You’ll often hear from consultants that customers are always changing their requirements. Meanwhile, their clients will often tell you that what they wanted has been consistent from day one. Without proper understanding, this can lead to frustration on both sides.
So, who’s right?
The short answer is that they both are. The subtlety lies in the distinction between “requirements” and what the client “wanted”.
A client will often approach a design services company with a requirements specification. This specification represents the client’s concept of how to achieve what they want. It should not be confused, however, with the want itself.
Let’s take a low-tech example. The client wants to feed birds in his garden. He decides he’d like to solve this problem using a bird table. He writes a requirements specification with table dimensions, height of the supporting post, weatherproofing requirements, etc.
The design team come up with some concepts and show them to the client and his wife. At this point, his wife points out that cutting the grass around the base of the bird table is going to be a pain and comes up with the idea of hanging it from a nearby tree. He agrees, so the requirements change, but what he wants, to feed the birds, is still the same.
What happens next? The team updates the design, replacing the post on the bottom with a chain from the roof. They show the new drawings to the client. The client likes the design, but realises that now the table is hanging, there’s a problem. The fat balls that he likes to put out for the birds will roll off the table if a larger bird lands on one side. The design team propose to add higher sides to the bird table. The requirements have changed again, but the client still just wants to feed the birds in his garden.
The team now move to a prototype; it looks great, and the client hangs it in his garden to try it out. He returns to his house and turns to admire the new bird table through the window, but already there’s a problem. A squirrel is climbing down the chain and over the roof to steal the bird food. New requirement: the table must be squirrel proof.
At ITDev, we don’t design bird tables (unless you have an idea for a connected IoT bird table… hmm… that could be a thing), but this story illustrates just some of the factors that lead to requirements changes…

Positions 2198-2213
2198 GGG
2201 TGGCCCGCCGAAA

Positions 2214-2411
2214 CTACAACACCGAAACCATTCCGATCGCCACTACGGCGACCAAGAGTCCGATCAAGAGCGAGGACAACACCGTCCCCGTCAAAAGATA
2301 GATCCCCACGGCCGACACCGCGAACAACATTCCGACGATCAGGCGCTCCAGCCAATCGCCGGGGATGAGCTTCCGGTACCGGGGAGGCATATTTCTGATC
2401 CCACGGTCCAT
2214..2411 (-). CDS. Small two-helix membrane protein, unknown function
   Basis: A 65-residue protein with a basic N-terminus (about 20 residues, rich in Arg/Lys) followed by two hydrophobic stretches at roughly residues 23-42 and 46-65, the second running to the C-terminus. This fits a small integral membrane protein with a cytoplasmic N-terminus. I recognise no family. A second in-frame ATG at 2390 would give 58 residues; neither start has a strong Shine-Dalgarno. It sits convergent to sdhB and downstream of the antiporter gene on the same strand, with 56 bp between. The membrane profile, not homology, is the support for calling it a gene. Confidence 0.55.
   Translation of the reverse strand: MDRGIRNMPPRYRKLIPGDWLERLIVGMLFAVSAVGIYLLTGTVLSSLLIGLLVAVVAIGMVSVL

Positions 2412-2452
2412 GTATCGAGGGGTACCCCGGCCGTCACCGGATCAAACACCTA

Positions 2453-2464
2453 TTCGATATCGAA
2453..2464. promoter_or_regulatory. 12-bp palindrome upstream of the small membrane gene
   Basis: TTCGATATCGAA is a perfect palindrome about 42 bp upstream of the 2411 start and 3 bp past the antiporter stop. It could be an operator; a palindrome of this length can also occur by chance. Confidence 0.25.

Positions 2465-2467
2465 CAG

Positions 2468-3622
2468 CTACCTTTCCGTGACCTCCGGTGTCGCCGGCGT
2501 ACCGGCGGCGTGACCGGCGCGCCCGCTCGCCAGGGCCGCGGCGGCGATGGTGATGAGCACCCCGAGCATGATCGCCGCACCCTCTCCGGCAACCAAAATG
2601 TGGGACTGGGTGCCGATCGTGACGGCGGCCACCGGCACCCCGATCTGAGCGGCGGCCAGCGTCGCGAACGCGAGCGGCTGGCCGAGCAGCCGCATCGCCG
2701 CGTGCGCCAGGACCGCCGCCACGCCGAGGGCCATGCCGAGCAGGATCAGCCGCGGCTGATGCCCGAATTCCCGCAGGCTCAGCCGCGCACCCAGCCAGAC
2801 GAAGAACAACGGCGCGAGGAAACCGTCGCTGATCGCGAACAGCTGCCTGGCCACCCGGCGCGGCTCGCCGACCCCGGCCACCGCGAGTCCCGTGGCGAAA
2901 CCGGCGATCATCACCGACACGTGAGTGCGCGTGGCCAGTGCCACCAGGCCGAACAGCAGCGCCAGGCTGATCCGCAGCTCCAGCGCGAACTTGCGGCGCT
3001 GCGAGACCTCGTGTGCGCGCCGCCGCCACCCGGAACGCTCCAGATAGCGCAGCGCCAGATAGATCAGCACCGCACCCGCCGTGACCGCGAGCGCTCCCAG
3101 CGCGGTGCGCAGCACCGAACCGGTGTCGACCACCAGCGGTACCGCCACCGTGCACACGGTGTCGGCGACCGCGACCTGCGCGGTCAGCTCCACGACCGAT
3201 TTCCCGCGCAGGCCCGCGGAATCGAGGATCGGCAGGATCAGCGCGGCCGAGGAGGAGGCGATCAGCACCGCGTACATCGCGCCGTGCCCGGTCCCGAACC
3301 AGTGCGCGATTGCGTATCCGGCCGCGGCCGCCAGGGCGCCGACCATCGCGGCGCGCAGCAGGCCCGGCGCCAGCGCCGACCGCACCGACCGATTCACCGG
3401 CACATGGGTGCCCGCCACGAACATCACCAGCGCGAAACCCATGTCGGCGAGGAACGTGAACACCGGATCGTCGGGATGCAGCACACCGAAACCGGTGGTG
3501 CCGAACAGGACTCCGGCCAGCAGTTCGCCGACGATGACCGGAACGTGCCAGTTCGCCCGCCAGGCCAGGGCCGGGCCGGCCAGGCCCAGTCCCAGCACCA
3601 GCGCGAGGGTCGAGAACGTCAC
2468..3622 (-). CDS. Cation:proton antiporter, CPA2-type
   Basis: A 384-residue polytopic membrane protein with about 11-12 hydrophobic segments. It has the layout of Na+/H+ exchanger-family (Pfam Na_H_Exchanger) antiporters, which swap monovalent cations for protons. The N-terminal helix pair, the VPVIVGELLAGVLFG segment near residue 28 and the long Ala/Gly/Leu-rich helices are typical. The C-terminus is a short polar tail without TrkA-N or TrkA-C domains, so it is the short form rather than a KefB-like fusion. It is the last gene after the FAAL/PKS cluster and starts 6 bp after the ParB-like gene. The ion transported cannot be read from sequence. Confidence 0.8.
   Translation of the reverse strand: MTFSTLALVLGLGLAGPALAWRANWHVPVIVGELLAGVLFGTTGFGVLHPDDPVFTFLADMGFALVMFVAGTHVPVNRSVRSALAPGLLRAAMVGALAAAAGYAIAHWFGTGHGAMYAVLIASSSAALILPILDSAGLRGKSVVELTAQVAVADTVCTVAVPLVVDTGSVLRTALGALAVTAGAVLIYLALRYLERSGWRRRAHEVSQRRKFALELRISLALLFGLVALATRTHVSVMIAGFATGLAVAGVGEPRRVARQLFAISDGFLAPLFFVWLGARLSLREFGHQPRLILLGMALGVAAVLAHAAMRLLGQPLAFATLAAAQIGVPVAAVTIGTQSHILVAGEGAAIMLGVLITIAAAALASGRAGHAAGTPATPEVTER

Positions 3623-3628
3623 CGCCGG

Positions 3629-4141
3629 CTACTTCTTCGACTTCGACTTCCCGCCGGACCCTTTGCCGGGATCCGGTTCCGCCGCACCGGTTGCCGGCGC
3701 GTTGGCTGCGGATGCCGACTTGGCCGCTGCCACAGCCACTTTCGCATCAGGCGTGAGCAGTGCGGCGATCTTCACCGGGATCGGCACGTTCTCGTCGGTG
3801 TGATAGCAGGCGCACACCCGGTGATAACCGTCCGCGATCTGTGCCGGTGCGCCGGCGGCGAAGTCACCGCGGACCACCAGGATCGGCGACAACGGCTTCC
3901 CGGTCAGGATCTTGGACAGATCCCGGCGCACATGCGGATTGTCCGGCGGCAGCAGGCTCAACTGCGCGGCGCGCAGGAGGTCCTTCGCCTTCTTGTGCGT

- Input from other stakeholders (the idea to hang the table from the tree)
- Missing requirements (the need for the table to work with fat balls)
- Unexpected external factors (the squirrel – although in my garden I’m not sure that would qualify as “unexpected”)
From the client’s perspective all he’s ever wanted was just to feed the birds.
From the team’s perspective, the requirements keep on changing.
The moral of the story is the need for empathy, communication, and realistic expectations on both sides.
Engineers must find out, understand, and keep in mind the client’s fundamental goal. Requirements specifications are important, but they must be seen as part of a much wider information exchange between the client and the team. Changes are to be expected and are part of the product development journey. This may result in wasted effort, so everyone should do what they can to minimise that. The concept review, design review and prototypes in the example all help with this, but avoiding all wasted effort is unrealistic. Engineers shouldn’t be frustrated by this, but instead act as fellow travellers on the journey, collaborating with the client to find the best route to their fundamental goal.
From a client’s perspective, it’s also important to understand the difference between the requirements specification and your goal. Keep in mind that the time, effort and cost to implement your requirements may ultimately be quite different to the time, effort and cost of reaching your goal. Help the team to understand your goal as well as your requirements and you stand a better chance of taking a more direct route to get there. Maybe the team will suggest building a bird feeder instead of a bird table and you’ll reach your goal even quicker than you expected.
What ITDev can do for you
We can assist you in achieving your goal and solving your problem. Through open, frequent communication we look to understand your aims, help to capture and refine your requirements as required and ultimately guide you to find the best route to your goal.
If you have any questions or would like to find out how we can help you with your product development journey, initial discussions are always free of charge. We would be delighted to speak to you so please contact us.